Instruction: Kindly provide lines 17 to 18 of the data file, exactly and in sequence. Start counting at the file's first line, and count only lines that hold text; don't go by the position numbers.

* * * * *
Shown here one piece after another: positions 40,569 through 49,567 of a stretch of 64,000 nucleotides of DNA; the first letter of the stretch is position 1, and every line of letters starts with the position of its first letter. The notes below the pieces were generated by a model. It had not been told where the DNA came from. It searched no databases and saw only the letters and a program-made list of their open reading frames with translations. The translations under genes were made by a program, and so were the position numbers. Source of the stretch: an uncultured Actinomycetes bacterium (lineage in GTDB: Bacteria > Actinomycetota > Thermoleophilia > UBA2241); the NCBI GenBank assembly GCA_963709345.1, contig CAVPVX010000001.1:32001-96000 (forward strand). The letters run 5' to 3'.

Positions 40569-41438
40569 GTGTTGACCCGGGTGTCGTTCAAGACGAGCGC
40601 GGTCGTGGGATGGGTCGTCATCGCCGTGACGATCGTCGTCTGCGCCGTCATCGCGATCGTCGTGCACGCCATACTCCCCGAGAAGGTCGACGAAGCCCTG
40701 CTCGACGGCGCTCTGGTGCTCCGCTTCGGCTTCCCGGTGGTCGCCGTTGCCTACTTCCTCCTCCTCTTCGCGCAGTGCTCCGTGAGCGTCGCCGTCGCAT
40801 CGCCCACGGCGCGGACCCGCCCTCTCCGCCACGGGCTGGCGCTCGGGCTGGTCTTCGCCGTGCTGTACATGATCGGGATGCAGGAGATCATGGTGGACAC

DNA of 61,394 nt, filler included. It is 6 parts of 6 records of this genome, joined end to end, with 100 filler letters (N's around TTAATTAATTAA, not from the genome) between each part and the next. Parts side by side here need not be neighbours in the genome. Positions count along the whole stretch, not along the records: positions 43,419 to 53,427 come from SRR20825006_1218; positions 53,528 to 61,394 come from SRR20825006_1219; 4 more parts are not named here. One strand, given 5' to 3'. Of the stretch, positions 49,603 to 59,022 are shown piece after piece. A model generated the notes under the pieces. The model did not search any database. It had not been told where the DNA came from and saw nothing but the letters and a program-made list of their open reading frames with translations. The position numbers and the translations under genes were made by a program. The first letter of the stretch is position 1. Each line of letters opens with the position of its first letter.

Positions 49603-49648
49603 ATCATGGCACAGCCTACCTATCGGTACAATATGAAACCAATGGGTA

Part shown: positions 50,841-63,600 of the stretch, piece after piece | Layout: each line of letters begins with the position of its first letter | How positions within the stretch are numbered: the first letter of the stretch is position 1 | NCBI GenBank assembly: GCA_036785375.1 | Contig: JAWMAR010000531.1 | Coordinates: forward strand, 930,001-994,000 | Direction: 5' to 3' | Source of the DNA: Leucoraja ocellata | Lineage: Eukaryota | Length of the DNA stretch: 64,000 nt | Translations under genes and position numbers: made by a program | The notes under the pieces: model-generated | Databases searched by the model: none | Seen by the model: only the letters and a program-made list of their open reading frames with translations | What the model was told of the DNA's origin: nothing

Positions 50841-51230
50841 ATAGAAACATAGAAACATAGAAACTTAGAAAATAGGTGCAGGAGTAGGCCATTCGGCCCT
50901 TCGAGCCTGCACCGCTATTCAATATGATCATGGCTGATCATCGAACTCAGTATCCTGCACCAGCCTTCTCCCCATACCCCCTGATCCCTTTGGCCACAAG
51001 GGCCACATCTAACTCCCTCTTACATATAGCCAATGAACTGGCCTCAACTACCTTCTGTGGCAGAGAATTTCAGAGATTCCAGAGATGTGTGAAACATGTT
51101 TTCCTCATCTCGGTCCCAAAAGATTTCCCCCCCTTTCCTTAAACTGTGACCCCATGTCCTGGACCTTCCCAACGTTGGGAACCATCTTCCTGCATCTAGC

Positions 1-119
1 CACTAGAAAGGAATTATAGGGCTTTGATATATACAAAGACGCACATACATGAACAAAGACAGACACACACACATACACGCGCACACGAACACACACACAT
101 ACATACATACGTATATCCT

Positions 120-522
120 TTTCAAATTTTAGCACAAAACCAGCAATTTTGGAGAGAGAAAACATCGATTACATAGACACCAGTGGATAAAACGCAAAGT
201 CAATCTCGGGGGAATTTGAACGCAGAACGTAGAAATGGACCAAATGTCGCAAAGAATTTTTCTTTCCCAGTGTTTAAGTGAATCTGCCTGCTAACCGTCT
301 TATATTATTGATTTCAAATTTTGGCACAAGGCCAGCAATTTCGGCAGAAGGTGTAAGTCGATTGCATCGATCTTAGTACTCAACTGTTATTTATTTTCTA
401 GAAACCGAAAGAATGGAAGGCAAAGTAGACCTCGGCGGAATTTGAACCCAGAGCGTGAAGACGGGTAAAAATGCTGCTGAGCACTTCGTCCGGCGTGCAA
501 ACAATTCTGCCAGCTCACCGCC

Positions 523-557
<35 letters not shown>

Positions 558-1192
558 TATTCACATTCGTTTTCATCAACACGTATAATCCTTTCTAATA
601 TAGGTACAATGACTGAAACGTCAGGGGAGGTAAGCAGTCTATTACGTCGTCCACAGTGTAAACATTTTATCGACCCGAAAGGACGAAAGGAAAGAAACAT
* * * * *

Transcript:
1 CACTAGAAAGGAATTATAGGGCTTTGATATATACAAAGACGCACATACATGAACAAAGACAGACACACACACATACACGCGCACACGAACACACACACAT
101 ACATACATACGTATATCCT